Larry Elder
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Then after applying what sounds like a small universe of "mathematical formulas" to the survey answers (to account for "likelihoods" and "attitudes" and "characteristics," and "models ... to estimate the impact each factor has," while "controlling for other factors"), the AP announced its findings: A majority (51 percent) of Americans possess "negative views" of blacks.

Case closed, right? Wrong.

What happens when these questions are asked of blacks about blacks? How do blacks answer these negative assertions about blacks? In 1991, researchers for the National Race and Politics Survey asked the same questions of both blacks and whites. Blacks, for example, were also asked if they considered blacks "aggressive or violent," "boastful," "complaining," "lazy" or "irresponsible."

While 52 percent of whites agreed with the statement "blacks are aggressive or violent," 59 percent of blacks also agreed. On the question of blacks being boastful, more blacks than whites agreed, at 57 percent and 45 percent, respectively. On "blacks are complaining," 51 percent of blacks agreed, while fewer whites, at 41 percent, agreed with that statement. Fewer whites (34 percent) than blacks (39 percent) agreed that "blacks are lazy."

Stanford University's political scientist Paul M. Sniderman and survey research specialist Thomas Piazza examined the 1991 survey. They write: "In every case, blacks are at least as likely as whites to hold a negative view of blacks. ... Indeed, when it comes to judgments of whether blacks as a group exhibit socially undesirable characteristics, where there is a statistically significant difference between the views of blacks and whites, it always takes the form of blacks expressing a more negative evaluation of other blacks than do whites." Are blacks, who consistently score higher than whites on self-esteem tests, racist against themselves? According to the National Race and Politics Survey, apparently so -- thus the absurdity of branding someone racist merely for holding "negative" racial views.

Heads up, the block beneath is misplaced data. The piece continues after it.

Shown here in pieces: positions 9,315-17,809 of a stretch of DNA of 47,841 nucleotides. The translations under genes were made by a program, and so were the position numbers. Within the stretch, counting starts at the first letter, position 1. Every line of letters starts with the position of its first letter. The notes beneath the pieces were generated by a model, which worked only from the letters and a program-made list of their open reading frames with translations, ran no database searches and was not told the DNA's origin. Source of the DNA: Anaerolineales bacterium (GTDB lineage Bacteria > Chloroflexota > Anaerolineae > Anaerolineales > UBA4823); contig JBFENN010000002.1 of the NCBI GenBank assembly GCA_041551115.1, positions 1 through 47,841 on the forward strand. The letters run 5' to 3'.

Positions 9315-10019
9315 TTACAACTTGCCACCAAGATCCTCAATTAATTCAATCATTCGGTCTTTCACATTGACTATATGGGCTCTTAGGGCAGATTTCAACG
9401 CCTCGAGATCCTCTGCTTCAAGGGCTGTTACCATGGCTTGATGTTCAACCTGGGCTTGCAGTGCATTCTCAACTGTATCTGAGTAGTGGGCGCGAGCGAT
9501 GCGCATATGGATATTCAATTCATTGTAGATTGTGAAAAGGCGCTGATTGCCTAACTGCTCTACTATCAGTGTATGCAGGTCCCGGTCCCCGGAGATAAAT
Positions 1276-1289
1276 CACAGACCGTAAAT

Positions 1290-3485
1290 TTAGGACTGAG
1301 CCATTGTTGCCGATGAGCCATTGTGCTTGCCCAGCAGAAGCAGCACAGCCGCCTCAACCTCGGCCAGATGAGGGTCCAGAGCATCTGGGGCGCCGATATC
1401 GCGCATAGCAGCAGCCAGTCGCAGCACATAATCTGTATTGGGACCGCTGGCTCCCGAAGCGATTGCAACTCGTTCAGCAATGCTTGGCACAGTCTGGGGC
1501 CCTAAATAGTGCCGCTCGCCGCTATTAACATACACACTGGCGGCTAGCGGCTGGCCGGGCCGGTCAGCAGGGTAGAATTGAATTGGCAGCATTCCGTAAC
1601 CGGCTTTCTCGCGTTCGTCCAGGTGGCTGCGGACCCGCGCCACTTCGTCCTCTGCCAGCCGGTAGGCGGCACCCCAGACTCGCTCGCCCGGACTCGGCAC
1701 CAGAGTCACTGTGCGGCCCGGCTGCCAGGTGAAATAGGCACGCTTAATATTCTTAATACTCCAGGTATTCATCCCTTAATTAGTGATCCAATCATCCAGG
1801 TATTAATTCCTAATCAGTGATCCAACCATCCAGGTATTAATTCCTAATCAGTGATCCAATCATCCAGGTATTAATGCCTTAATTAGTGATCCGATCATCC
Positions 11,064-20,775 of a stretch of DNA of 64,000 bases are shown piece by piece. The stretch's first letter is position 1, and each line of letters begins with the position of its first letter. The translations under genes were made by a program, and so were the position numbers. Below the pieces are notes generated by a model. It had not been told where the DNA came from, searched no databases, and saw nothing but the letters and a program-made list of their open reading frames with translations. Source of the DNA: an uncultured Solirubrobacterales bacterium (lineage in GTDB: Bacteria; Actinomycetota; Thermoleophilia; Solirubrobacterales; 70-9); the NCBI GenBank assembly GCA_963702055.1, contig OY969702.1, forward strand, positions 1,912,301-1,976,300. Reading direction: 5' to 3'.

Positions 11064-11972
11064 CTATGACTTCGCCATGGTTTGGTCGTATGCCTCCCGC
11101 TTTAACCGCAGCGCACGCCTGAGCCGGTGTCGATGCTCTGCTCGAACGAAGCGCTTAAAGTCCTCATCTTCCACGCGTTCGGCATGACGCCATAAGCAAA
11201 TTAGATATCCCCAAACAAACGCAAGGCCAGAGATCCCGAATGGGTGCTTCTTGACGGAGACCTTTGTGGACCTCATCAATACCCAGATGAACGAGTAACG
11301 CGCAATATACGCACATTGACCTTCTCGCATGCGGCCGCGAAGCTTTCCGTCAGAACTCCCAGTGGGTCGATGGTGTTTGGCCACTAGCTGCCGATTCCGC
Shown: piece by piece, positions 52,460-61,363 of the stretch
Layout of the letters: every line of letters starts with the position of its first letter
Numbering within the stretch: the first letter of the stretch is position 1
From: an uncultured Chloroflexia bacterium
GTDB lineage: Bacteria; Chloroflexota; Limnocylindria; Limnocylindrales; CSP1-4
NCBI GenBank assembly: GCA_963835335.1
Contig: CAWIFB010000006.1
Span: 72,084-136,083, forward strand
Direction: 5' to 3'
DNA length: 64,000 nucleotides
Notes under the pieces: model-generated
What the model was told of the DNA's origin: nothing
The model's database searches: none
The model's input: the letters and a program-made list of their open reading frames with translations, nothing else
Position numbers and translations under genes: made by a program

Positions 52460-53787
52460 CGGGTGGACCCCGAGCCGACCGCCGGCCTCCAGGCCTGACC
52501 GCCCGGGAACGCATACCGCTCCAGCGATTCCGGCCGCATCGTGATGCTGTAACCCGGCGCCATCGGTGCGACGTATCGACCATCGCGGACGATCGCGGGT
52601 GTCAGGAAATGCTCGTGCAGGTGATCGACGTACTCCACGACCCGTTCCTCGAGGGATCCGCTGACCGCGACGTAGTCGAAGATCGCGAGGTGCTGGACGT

I was about Brandon's age when my mother and I watched the 1960 convention, when John Kennedy was nominated. In my new book, "Dear Father, Dear Son," I write about my Democratic mother and Republican father. Neither of them accused Richard Nixon of seeking to re-impose Jim Crow. They talked about issues, policy differences. During vigorous political arguments over the kitchen table, neither my mother nor father played victim. Neither thought the opposing party was "out to get them." Mom and Dad considered America an imperfect country in a constant -- mostly successful -- struggle to live up to her ideals.

Man, was I fortunate.

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Larry Elder

Larry Elder is a best-selling author and radio talk-show host. To find out more about Larry Elder, or become an "Elderado," visit www.LarryElder.com.